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I am a PhD student in the social sciences and halfway through my fieldwork. It recently became clear that my original research project would not work out as planned and significant changes were necessary.

How do I elicit advice (via email or skype) from my advisors on which new idea they view as most promising?

I am corresponding with my advisors trying to develop ideas for new ways forward. My problem is that my advisors only provide comments on the details of my new ideas, as if we were at a workshop presentation. (e.g., I suggest two new ideas, and they respond with three questions/suggestions for each idea about how I could improve it.) I am grateful for this. But what I need most now is some guidance and what new ideas stand out. What seems promising/exciting and what less so.

I know that my dissertation project is ultimately my choice, and should be driven by my interests, but I would like to make the decision with some outside guidance.

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    Just ask them? "What new ideas stand out? What seems promising/exciting and what less so?" – ff524 Jan 8 '16 at 11:21
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    @ff524 have I just posted a non-question driven by grad student anxiety? – Dr. Beeblebrox Jan 8 '16 at 11:31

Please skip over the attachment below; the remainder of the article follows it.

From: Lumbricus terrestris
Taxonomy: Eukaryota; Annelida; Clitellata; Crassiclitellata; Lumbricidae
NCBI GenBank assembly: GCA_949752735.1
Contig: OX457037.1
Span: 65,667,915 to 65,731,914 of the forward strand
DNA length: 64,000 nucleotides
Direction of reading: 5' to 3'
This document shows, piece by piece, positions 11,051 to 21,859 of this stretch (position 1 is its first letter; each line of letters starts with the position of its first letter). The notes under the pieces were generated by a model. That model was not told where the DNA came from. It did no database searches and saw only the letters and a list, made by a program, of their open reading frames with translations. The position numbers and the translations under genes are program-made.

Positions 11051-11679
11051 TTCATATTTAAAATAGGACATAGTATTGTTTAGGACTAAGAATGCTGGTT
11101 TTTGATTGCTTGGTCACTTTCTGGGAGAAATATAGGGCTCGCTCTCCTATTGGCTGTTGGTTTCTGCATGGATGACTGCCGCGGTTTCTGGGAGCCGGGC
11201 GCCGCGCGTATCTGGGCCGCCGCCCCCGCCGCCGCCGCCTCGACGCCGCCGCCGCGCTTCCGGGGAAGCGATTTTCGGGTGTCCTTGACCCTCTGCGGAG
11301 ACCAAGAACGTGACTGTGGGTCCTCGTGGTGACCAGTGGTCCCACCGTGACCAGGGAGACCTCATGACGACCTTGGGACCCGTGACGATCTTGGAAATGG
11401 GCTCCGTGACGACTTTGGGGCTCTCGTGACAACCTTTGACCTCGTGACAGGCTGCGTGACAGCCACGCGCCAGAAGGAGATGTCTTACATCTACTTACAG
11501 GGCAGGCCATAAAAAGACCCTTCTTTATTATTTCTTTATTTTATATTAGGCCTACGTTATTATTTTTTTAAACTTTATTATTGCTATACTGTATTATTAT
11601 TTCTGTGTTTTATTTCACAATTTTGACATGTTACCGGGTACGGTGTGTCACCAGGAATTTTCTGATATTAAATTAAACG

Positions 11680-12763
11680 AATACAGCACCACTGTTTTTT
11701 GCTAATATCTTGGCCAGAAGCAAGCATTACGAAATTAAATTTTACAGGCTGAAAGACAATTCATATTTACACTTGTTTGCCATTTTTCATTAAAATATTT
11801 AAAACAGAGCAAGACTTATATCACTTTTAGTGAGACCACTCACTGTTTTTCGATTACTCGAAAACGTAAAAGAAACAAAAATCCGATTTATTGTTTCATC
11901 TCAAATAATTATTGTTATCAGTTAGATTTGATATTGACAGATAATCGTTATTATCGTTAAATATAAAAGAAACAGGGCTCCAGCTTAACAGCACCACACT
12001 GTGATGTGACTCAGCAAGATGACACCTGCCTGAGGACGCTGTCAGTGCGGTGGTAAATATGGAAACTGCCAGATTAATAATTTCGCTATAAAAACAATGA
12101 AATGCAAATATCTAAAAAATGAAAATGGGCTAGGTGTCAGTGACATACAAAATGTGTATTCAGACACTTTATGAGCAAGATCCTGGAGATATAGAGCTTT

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    Possibly. Anxiety, frustration, disorientation from banging our heads against walls, who knows :) – ff524 Jan 8 '16 at 11:33
  • "but I would like to make the decision with some outside guidance". No. Guidance without cold-fact data is worthless. First you implement your new methods (with the suggestions they made) and then they provide feedback. No advisor has a magic answer everytime you hit a wall and you are the one supposed to find the answer. Once your answer fails again (after tested with real data), then you will receive more guidance and so-on. Ideas without data to back them up, are a dime a dozen. – Alexandros Jan 8 '16 at 11:49
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    @Alexandros Educated guesses about which of a few proposed directions appear more promising than others, based on extensive experience in the field, seems like a valuable and feasible thing that an advisor can provide, that doesn't in any way detract from the student's contribution to the research. (The student's job is then to confirm or refute the educated guesses, by doing some solid, high-quality research.) – ff524 Jan 8 '16 at 12:08
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You need multiple mentors for different purposes. In my experience, some very experienced faculty cannot see the big picture of their research, but provide excellent advice about the details. Some similarly experienced faculty can only give advice on the big picture and will pay no attention to details. Seek mentors with a diversity of strength.

You can also try asking your mentors explicitly for broader advice. I've had mixed results doing that.

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